A fake Fabergé egg and a fellow agent's death lead James Bond to uncover an international jewel-smuggling operation, headed by the mysterious Octopussy, being used to disguise a nuclear attack on N.A.T.O. forces.
James Bond is back again and his new mission is to find out how a Royal Navy Polaris submarine holding sixteen nuclear warheads simply disappears whilst on patrol. Bond joins Major Anya Amasova and takes on a a web-handed mastermind, known as Karl Stromberg, as well as his henchman Jaws, who has a mouthful of metal teeth. Bond must track down the location of the missing submarine before the warheads are fired. Written by
Gerry Anderson (creator of Thunderbirds (1965)) threatened legal action against the producers as he felt the film came too close to a story proposal he had offered the Bond producers in the 1960s. The suit was dropped, though EON Productions ended up purchasing the rights to Anderson's original proposal. See more »
When the boat blasts out of Stromberg's hideout and lands in the water, dummies are clearly visible riding in it. It is obviously a small miniature, also. See more »
You don't review James Bond movies, you evaluate them, rate them according to how well they meet expectations. There are certain things one has come to expect, even demand of a Bond film and each individual effort either delivers or it doesn't. So, here are ten elements that make a Bond film a Bond film and how THE SPY WHO LOVED ME rates on a scale of 1 to 10:
Title: THE SPY WHO LOVED ME: The title seems more appropriate for a Harlequin Romance novel, and if suitable at all for a Bond film, it would have been a better title for ON HER MAJESTY'S SECRET SERVICE. Yet, it does finally work the word "spy" into the title of a Bond film. 7 points.
Pre-Credit Teaser: It's all very nicely done: Within a few minutes, we see a submarine stolen and its crew kidnapped; we meet the Soviet's top agent, who just happens to be -- surprise! -- a woman; and we get the added treat of one of Bond's greatest stunts, the great skiing-skydiving trick. A pretty cool way to kick off the film and set up the various story lines. 9 points.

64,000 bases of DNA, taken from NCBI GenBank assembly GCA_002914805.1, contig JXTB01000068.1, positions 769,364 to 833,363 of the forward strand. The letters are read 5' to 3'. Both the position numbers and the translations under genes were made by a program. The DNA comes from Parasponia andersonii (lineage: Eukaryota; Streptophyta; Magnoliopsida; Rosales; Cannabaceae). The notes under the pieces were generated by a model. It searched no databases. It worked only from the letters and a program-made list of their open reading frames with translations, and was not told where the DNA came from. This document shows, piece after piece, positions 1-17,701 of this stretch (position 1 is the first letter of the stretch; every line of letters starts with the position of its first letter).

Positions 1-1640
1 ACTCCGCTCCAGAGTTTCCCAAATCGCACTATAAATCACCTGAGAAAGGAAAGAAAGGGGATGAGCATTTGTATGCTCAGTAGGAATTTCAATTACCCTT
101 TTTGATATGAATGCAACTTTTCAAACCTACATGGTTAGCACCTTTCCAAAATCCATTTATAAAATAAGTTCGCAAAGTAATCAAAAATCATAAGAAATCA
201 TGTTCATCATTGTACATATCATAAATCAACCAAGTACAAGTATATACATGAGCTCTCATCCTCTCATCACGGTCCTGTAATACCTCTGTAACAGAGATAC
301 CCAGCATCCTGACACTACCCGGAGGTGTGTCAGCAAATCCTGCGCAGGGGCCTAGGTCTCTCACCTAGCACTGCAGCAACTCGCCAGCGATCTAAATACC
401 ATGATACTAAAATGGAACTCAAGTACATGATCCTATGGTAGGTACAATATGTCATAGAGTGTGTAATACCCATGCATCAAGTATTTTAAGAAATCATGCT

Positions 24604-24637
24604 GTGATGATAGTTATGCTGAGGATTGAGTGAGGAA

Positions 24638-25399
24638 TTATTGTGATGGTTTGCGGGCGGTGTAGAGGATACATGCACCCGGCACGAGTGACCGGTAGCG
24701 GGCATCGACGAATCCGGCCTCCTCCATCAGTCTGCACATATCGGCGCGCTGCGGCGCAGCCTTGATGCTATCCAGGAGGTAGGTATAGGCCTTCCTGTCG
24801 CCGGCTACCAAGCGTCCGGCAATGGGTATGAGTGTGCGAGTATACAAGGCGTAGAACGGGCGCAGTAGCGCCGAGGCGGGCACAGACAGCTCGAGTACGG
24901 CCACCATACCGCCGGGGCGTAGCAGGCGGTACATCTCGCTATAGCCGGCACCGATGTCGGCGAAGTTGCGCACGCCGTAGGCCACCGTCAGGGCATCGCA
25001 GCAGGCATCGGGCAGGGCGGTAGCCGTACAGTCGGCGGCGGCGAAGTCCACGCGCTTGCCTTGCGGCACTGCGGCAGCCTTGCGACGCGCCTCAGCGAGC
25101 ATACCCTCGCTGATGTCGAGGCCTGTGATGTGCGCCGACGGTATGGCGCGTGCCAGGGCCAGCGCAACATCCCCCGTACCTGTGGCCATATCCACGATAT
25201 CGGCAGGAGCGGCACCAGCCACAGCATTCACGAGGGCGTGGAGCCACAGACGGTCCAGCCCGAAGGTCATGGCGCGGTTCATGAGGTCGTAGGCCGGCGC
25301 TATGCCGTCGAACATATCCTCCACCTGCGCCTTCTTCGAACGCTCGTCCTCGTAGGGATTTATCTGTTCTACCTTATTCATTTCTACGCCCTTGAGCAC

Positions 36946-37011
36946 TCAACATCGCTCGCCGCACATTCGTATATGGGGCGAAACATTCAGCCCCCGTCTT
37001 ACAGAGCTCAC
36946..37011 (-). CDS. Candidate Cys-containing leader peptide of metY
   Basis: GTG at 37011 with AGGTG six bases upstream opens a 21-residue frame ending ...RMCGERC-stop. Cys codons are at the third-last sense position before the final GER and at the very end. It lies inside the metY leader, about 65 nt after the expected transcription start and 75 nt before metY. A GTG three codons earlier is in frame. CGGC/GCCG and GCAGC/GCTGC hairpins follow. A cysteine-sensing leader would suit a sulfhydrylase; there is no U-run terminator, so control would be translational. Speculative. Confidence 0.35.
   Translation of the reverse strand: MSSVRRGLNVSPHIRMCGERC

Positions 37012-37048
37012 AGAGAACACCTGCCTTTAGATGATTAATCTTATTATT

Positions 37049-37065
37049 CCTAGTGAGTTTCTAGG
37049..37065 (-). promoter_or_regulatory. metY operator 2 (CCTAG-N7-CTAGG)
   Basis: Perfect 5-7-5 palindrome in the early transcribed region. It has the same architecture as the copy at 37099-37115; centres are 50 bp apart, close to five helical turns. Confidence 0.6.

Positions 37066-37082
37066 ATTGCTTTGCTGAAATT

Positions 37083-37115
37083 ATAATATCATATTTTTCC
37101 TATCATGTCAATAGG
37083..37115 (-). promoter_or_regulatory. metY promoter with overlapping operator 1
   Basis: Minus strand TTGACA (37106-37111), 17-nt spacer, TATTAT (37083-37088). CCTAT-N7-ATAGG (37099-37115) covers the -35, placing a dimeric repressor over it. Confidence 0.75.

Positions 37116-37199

Opening Credits: Arguably the silliest of all of Maurice Binder's efforts, the opening sequence finds 007 bouncing around on a trampoline while various miniature, and apparently naked, babes do gymnastics on the barrels of guns. (Pity he didn't come up with that idea for THE MAN WITH THE GOLDEN GUN.) Bordering on self-parody, it is nonetheless naughty and fun and colorful and oh-so very James Bond. 9 points.
Theme Song: No beating around the bush here, the song gets right to the point: "Nobody does it half as good as you, Baby, you're the best." Just what Bond is best at is open to interpretation. The music by Marvin Hamlisch is swanky and matched by Carol Bayer Sager's dreamy and only slightly sarcastic lyrics. And Carly Simon's vocals bring it all home. Maybe not the best Bond song, but right up there. 9 points.
"Bond, James Bond": Moore finally makes the role his. The number of smug one-liners have been trimmed, yet he still invests the character with humor -- plus some warmth and charm, and unexpected sadness. And we get to see a bit of Bond's vanity as he matches wits with a female agent who is his equal and not impressed by his stock-and-trade flirtations. Moore's best appearance as Bond. 9 points.
Bond Babes: The prevailing notion has always been that "Bond Girl" equals "Bimbo," which is only partly true. Most of the women Bond encounters are highly skilled professionals -- as well as being bimbos. But Soviet agent Major Anya Amasova, a.k.a. XXX, is the first Bond Girl to give James a run for his money. She's smart, sexy, capable, resourceful and it takes her almost the whole movie to actually fall in love with Bond. What will power! As played by Barbara Bach (a.k.a., soon-to-be Mrs. Ringo Starr), Anya ranks as one of the best Bond Girls, easily worthy of 9 points.
Bond Villain: Karl Stromberg (nice villainous name, by the way) is one of those mad billionaires who hopes to create a new world order by mass genocide and building a new society, this time underwater. It is pretty much a cliché character and unfortunately Curt Jurgen plays the part like a grumpy old man and can't seem to muster up even a maniacal laugh. 5 points.
Bond Baddies: Oddjob look-a-like Sandor, played by Milton Reid, puts in an appearance long enough to die a memorable death, but it is Richard Kiel who steps into the limelight as Jaws, one of the great Bond villains. If being a hulking, seven-foot tall muscle man weren't enough, he also has steel teeth and an amazingly obsessive desire to kill 007. Playing Wile E. Coyote to Bond's Road Runner, Jaws earns 9 points.
Sinister Plot: Stromberg steals a Russian and a U.S. sub, as well as a British one, with the hopes of starting World War III and destroying the civilization as we know it today. Been there, done that. 4 points.
Production values: Romantic imagery, clever lighting effects and intriguing camera angles make this the most visually appealing Bond film. In the past, the emphasis was always on the most effective way to film action sequences, but here director Gilbert Lewis strives for that little bit extra as far as mood and romance. 9 points.
Bonus Points: Connery had his Astin Martin and Moore gets a Lotus Esprit. It is not nearly as snazzy, but it does turn into a submarine and you never know when that will come in handy. 5 points.
Summary: It had been hinted at in the three previous Bond adventures, but a new sense of style is fully apparent here. The roughness and grit that many of the purists loved about Connery's films are pretty much gone in favor of a polish and panache. Whether that is being suave or merely superficial is open to interpretation, but it does set the tone and the expectations for all future Bond adventures.
Bond-o-meter Rating: 84 points out of 100.
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